UN envoy heads to Myanmar
The UN's special envoy to Myanmar is expected in Yangon for talks with the ruling generals amid a row over the threatened expulsion of another key diplomat.world Updated: Nov 03, 2007 13:45 IST
The UN's special envoy to Myanmar, Ibrahim Gambari, was expected in Yangon on Saturday for talks with the country's ruling generals amid a row over the threatened expulsion of another key diplomat.
Gambari's visit comes amid conflicting signals from the junta over its willingness to reform, in the wake of mass street protests against the ruling regime in Yangon that led to at least 13 deaths and the detention of thousands.
Myanmar's ruling generals abruptly announced late on Friday that the mission of the UN's most senior official in Yangon, Charles Petrie, will not be renewed.
Internet links in the isolated country, cut by the junta on Thursday, remained down for the third straight day, restricting access to international websites in an apparent attempt to limit the flow of information before and during Gambari's visit.
The regime's latest heavy-handed gestures have blunted early optimism over Gambari's arrival, following this week's release of 165 people arrested during September's wave of protests.
The move to expel Petrie from Myanmar, where he has worked since 2003, could complicate Gambari's already difficult mission, with some warning that the row will sidetrack his reform discussions with the junta.
"The danger is that Gambari will spend his time talking about the UN's role in Burma instead of the need to end the crackdown and bring real reform," said Brad Adams, Asia director for the New York-based pressure group Human Rights Watch.
Current ASEAN-bloc chair Singapore said Saturday it was "deeply disappointed" by Myanmar's decision on Petrie, while the United States, one of junta's staunchest critics, said it was outraged.
"I hope that this is not an effort by the regime to deflect from the mission" of Gambari, said the US ambassador to the UN, Zalmay Khalilzad.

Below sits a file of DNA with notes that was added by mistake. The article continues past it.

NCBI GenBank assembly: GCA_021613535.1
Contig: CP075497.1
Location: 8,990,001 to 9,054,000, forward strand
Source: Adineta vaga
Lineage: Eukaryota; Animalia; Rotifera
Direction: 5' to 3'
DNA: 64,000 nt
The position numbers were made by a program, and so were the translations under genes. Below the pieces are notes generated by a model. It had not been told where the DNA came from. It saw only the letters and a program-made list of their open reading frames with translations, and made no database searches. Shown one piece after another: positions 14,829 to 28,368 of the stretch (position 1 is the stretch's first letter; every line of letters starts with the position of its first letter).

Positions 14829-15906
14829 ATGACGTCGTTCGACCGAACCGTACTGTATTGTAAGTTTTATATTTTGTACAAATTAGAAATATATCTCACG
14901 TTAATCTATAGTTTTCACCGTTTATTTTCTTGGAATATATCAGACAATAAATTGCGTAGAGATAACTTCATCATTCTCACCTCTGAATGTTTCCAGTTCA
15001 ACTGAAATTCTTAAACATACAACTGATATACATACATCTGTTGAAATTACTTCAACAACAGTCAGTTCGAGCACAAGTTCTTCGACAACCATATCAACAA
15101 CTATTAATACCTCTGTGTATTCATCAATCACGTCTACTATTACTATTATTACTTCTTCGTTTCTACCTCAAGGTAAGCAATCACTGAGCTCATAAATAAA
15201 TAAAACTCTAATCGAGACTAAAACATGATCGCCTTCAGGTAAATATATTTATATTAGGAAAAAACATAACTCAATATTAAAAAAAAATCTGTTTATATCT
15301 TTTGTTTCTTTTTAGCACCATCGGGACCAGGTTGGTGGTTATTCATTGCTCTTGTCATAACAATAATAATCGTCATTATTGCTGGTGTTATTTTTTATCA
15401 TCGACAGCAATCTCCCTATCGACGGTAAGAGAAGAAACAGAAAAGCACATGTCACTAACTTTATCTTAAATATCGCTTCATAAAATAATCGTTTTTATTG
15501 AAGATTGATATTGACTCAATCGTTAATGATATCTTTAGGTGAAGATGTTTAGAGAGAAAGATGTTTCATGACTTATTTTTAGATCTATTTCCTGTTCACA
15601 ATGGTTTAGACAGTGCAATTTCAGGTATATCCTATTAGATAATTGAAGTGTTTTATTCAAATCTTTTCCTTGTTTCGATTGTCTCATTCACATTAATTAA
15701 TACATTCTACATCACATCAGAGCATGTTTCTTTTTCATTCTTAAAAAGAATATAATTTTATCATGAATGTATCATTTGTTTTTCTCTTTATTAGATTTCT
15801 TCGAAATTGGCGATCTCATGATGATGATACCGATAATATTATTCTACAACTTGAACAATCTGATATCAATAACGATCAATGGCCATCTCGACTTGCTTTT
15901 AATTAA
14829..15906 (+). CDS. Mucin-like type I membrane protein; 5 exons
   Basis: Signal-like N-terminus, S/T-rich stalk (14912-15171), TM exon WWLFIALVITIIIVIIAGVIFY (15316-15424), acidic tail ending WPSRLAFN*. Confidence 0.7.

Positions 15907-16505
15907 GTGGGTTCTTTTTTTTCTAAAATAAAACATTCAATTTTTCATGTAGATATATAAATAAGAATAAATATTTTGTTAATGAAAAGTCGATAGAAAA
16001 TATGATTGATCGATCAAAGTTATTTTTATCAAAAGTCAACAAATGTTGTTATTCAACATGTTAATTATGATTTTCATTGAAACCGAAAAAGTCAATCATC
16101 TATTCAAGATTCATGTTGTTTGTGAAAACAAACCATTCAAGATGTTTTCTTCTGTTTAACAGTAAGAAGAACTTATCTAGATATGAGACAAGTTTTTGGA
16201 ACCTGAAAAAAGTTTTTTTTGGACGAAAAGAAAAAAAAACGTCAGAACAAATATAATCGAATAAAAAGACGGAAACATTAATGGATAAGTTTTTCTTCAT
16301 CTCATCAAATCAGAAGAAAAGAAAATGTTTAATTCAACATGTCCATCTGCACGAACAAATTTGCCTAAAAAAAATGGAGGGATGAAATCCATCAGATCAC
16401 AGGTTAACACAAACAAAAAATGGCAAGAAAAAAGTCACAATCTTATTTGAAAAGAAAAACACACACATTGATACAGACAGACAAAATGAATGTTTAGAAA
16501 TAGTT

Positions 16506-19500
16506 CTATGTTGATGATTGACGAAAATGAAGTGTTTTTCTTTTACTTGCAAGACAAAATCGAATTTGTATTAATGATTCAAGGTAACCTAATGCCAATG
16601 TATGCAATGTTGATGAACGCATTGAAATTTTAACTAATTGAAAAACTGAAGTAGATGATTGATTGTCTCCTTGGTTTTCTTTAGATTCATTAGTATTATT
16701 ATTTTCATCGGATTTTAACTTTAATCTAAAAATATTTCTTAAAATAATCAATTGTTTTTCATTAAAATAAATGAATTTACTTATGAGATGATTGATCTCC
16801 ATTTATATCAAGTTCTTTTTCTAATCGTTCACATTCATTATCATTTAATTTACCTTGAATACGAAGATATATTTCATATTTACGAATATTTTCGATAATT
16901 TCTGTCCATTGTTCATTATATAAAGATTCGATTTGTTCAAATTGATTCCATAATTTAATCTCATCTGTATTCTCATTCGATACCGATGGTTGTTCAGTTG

A UN spokeswoman said the organisation has "full confidence" in Petrie and his team, and that it has instructed Gambari to raise the issue with the Myanmar government.
"He has not been declared persona non grata," spokeswoman Michele Montas said of Petrie.
When reached by phone in Yangon on Saturday, Petrie said he would meet with Gambari upon the envoy's arrival but would not comment on the junta's move against him.
Ahead of Gambari's visit, some experts said the international scrutiny faced by the junta since the crackdown could pave the way for a meeting between Aung San Suu Kyi and the regime's top general Than Shwe, a key demand of the international community.
"Than Shwe does not ... want to have dialogue with Aung San Suu Kyi, but current international pressure and sanctions may force him to have talks," said Thai-based Myanmar analyst Aung Naing Oo.
Others, though, see any concessions made by the junta as an attempt to give the impression it is trying to meet demands for reform without ceding any real power.
"The junta is trying to make some concessions. But in terms of substance, I don't think the concessions are real," said Win Min, a lecturer at Payap University in Chiang Mai.
He added that any talks with the opposition would not represent real progress towards national reconciliation.
The inclusion of pro-democracy leader Aung San Suu Kyi's National League for Democracy (NLD) party in the political process is largely seen as crucial for Myanmar's gradual transition to democracy.
Aung San Suu Kyi has spent 12 of the past 18 years under house arrest, and with other NLD officials in prison the party has been excluded from any debate over Myanmar's future.
Aung San Suu Kyi's NLD won elections in 1990 by a landslide but was never allowed to rule.
UN Secretary General Ban Ki-moon said earlier this week that Gambari's visit "will have to bring substantive results," including the release of those detained during the protests.